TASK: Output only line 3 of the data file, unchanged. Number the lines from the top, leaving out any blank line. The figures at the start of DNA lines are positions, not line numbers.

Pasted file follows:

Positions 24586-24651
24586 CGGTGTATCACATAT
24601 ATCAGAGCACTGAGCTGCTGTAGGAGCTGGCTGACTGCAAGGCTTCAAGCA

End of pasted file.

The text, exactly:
24601 ATCAGAGCACTGAGCTGCTGTAGGAGCTGGCTGACTGCAAGGCTTCAAGCA